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Two parents with daughter outside looking at mobile phone Greenlight app during the holiday winter

Nov 1, 2022

Top holiday budgeting tips for families

Key takeaways:

- The average American spends about 1% of their annual income on holiday gifts.

- Your holiday budget should ultimately depend on your financial well-being: Ask yourself if you can afford to spend $X amount of money on gifts without going into debt or draining your bank account.

- Create a budget by writing down lists of your gift recipients, gift ideas, gift prices, and total amount before you shop. This will help you understand how much you’re spending before hitting your local holiday shops.

Candy canes and season’s greetings. Santa hats and Christmas trees. Menorah lightings and dreidel games. The oh-so-exciting holiday season is here.

For those that have worked hard to save up for holiday gifts, the time is finally here! And for those that haven’t saved for gifts, it’s not too late to make a plan. But why is a plan necessary?

In 2021, more than a third of consumers (36%) went into holiday debt to pay for gifts, travel, and entertainment. How much debt, exactly? An average of $1,249. Yikes.

So whether you’re a budgeting newbie or a money pro, setting a budget for the holidays can help you enjoy the holiday cheer without overspending.

How much should I budget for the holidays?

Some advisors recommend spending no more than 1% of their annual income on holiday gifts. So let’s do the math. Say you earn $50,000 per year. Your budget should be around $500 (or 1%).

However, if that number seems out of reach, you can always adjust it to your financial situation. For example, if you have to take on credit card debt or drain your savings to do your holiday shopping, consider lowering your number.

Holiday checklist graphic with yellow background from Greenlight money app for kids

If your number seems too low for your plans, ask yourself if spending more will negatively affect your financial well-being. Consider crafting a gift – handmade items are often cherished by family and friends. If you can afford to spend more or have saved money for the holidays — you’re in the clear. Just remember to stick to your budget and track your spending.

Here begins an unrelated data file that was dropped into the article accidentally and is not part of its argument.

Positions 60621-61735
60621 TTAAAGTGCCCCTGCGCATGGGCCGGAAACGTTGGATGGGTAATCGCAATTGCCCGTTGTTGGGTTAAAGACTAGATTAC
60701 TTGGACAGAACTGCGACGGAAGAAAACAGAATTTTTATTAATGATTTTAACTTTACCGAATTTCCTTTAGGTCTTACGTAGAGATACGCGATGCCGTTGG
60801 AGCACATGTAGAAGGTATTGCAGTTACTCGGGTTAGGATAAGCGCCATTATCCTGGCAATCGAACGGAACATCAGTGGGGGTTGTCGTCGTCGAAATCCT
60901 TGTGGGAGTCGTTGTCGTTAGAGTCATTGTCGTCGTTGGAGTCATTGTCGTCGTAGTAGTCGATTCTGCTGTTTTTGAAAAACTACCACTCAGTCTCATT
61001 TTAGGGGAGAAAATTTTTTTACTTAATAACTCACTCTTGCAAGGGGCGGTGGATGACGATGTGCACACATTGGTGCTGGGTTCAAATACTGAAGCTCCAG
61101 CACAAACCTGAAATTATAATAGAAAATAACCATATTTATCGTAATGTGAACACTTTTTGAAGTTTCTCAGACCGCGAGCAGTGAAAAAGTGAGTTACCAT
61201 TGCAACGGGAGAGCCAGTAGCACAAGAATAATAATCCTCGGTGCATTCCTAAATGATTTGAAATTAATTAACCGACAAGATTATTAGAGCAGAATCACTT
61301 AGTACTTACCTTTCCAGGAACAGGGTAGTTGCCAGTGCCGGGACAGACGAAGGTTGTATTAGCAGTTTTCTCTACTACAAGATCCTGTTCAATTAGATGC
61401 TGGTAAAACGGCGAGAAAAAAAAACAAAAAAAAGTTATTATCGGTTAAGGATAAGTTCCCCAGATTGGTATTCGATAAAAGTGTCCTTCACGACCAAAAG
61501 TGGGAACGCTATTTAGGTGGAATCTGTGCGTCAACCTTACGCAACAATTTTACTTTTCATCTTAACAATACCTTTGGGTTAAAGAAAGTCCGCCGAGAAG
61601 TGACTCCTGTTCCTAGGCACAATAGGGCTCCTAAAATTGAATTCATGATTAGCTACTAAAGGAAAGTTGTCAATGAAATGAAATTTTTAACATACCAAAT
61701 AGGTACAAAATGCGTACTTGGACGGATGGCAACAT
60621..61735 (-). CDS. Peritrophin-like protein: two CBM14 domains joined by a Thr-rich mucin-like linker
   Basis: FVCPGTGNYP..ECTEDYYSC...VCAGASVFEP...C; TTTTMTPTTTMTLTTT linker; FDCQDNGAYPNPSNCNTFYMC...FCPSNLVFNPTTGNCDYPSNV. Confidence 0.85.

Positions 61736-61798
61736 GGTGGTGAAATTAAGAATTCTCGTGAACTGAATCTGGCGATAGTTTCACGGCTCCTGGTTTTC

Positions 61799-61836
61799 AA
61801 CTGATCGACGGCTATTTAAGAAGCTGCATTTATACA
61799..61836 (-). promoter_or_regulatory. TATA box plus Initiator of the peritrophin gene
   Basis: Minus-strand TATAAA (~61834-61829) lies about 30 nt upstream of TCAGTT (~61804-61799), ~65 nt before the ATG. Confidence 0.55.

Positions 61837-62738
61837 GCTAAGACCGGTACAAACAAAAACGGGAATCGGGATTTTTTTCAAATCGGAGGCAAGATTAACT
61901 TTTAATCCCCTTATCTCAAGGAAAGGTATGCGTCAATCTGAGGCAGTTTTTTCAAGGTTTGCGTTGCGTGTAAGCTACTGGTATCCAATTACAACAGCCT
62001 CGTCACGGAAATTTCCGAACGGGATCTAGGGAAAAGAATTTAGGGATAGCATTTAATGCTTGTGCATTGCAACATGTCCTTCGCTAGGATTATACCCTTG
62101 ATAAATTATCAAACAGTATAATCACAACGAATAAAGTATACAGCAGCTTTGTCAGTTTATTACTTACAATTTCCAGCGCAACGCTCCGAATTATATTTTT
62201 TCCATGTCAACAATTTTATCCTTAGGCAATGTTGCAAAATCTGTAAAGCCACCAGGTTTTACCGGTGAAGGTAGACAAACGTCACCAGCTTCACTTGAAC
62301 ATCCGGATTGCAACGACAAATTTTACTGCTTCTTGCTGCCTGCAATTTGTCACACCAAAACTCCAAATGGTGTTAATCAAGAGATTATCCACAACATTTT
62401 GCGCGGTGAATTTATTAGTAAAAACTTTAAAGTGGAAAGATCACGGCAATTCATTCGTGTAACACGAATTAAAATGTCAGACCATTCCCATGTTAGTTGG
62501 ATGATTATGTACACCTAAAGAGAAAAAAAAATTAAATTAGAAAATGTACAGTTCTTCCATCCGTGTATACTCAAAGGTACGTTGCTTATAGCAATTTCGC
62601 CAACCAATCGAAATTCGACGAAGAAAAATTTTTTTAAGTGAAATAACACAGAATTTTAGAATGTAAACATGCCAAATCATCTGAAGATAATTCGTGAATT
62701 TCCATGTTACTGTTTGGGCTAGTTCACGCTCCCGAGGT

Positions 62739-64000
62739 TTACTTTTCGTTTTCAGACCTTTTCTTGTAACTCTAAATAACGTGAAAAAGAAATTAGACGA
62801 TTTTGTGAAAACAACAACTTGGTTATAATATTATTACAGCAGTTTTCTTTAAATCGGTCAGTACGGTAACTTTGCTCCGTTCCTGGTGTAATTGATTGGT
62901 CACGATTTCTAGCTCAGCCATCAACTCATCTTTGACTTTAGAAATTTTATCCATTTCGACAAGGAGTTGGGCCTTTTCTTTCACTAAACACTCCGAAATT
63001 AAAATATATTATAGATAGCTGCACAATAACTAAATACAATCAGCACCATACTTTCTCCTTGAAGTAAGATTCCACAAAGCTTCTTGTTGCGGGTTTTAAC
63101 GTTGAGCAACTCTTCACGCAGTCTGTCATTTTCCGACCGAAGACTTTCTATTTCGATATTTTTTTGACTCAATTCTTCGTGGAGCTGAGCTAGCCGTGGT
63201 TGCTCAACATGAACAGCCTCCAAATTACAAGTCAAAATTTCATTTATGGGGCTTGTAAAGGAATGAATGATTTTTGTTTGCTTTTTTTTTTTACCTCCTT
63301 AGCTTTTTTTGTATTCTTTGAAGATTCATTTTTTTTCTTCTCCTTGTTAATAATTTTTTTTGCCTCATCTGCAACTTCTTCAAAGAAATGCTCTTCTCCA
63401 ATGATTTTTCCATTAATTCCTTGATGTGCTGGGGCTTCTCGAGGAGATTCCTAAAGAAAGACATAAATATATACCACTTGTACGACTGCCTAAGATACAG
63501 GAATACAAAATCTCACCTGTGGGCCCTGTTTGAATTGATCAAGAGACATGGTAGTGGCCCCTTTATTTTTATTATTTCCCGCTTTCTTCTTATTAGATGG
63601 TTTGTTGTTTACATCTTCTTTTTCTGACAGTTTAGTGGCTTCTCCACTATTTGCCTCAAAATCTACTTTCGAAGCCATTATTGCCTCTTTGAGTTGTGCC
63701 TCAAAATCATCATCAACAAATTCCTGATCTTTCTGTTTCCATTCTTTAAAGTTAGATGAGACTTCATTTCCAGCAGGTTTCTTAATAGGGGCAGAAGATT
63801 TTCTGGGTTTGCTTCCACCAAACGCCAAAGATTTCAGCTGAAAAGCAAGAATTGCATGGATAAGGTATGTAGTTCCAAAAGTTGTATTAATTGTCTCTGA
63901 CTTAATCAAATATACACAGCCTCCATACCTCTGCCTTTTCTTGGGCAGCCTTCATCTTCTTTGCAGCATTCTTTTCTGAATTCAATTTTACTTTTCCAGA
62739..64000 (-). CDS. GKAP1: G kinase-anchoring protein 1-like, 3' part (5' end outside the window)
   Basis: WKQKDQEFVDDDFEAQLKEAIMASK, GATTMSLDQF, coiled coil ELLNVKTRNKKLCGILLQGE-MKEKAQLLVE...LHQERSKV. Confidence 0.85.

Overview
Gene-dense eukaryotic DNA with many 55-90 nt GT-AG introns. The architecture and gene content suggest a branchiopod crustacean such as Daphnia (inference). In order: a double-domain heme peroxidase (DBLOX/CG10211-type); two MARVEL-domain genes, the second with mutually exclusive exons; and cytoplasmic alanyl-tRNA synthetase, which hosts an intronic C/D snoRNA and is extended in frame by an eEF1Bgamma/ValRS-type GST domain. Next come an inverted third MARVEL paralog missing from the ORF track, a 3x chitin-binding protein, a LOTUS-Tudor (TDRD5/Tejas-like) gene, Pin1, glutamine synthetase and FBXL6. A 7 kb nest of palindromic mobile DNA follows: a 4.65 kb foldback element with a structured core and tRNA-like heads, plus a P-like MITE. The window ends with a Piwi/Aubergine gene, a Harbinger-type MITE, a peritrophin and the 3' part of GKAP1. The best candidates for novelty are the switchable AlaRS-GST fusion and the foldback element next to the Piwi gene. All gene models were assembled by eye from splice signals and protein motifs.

How to set a holiday budget for gifts

When it comes to creating a budget for the holidays, a little bit of planning goes a long way. Follow these simple steps, and you’ll be a pro holiday budgeter in no time!

Step 1: Create an organized gift list for your holiday shopping

A list will keep you focused, both in-store and online. In one column, write down who you plan to buy holiday gifts for. Remember to include any family members, friends, and coworkers. Your list could look something like the following:

  • Your partner or significant other

  • Your kids and teens

  • Your parents

  • Your siblings

  • Your (kids’) teachers and babysitters 

  • Service people (Think: Mailman, housekeeper, maintenance staff)

  • Neighbors

  • A charity or religious institution

If the funds are tight this year, consider tightening your list to those that are most important to you. Next to their names, write down gift ideas for them. If you feel comfortable, ask them for a wish list. Want to surprise them? Brainstorm gift ideas or consider asking friends and family.

This list doesn’t have to be accurate — but having a general gift list will help you estimate costs before you shop. 

Done? Way to go! Before pulling your wallet out, it’s important to do your research and compare prices online.

Step 2: Research gift prices online

Now that you know who and what you’re gifting — you’re ready to start researching gift prices. For example, if your sibling wants a new phone case, look at different websites for the best price. Once you find the case you might want to buy, add the link and total price to your list.